FIG. 2 shows an example of a control circuit for the embodiment of FIG. 1 The entire apparatus is controlled by a microprocessor 28 including a RAM 29, a CPU 30, and a ROM 31. The microprocessor 28 is connected by an I/O port 27 to a robot controller 22, a peripheral device controller 24, and a camera controller 26. The robot controller 22 controls a robot driver 21 which drives the robot 13. The peripheral device controller 24 controls a peripheral device drive 23, which drives various peripheral devices including the wheel conveyor 1, the nut supply mechanism 9, and the vehicle body conveyor 4. The camera controller 26 controls the video camera 25.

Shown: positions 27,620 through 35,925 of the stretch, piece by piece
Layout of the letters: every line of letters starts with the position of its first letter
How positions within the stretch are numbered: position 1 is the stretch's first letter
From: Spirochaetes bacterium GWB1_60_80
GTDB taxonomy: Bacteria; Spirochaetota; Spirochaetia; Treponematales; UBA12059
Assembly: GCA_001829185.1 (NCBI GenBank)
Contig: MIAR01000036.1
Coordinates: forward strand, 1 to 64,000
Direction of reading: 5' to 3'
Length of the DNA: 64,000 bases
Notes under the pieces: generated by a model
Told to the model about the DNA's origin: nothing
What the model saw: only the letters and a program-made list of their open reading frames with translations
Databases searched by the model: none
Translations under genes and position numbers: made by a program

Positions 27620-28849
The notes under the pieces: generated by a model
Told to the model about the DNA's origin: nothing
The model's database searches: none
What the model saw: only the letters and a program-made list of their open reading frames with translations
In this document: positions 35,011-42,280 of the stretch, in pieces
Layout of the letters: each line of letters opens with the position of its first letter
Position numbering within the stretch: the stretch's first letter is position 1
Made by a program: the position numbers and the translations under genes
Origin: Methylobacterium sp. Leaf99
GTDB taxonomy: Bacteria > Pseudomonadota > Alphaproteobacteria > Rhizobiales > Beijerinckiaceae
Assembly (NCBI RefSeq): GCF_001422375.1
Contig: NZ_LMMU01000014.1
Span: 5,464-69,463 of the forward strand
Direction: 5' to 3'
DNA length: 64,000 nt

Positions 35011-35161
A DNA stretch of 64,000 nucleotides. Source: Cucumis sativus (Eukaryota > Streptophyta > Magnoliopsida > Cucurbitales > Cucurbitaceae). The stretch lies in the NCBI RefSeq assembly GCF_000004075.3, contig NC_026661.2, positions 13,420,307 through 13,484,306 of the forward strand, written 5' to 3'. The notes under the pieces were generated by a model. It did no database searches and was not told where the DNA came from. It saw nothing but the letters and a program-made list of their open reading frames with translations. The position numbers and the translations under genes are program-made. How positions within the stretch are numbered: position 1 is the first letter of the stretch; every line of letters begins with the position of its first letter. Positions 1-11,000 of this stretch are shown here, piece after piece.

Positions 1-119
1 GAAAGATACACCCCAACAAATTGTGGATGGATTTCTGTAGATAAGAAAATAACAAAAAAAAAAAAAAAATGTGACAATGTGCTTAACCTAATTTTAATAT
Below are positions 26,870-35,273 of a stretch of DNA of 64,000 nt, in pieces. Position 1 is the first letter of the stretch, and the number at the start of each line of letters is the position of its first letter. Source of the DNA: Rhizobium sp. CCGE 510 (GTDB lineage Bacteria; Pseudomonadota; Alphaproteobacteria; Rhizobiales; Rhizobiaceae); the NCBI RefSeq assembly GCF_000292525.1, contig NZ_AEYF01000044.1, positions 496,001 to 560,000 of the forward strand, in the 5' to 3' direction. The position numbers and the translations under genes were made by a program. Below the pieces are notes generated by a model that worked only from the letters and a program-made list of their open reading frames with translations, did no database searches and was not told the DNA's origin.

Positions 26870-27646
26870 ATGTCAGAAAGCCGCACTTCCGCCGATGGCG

The robot 13 is installed in a location where it can mount a rear wheel on one side of a vehicle body 5. Similar robots 13 can also be installed at other locations so as to simultaneously mount the other wheels on the vehicle body.

FIG. 5 is a timing diagram of the operation of this embodiment. FIG. 5a shows the timing of the operation of the robot 13, FIG. 5b shows the timing of the operations performed at the wheel supply station, and FIG. 5c shows the timing of the operations performed at the wheel mounting station.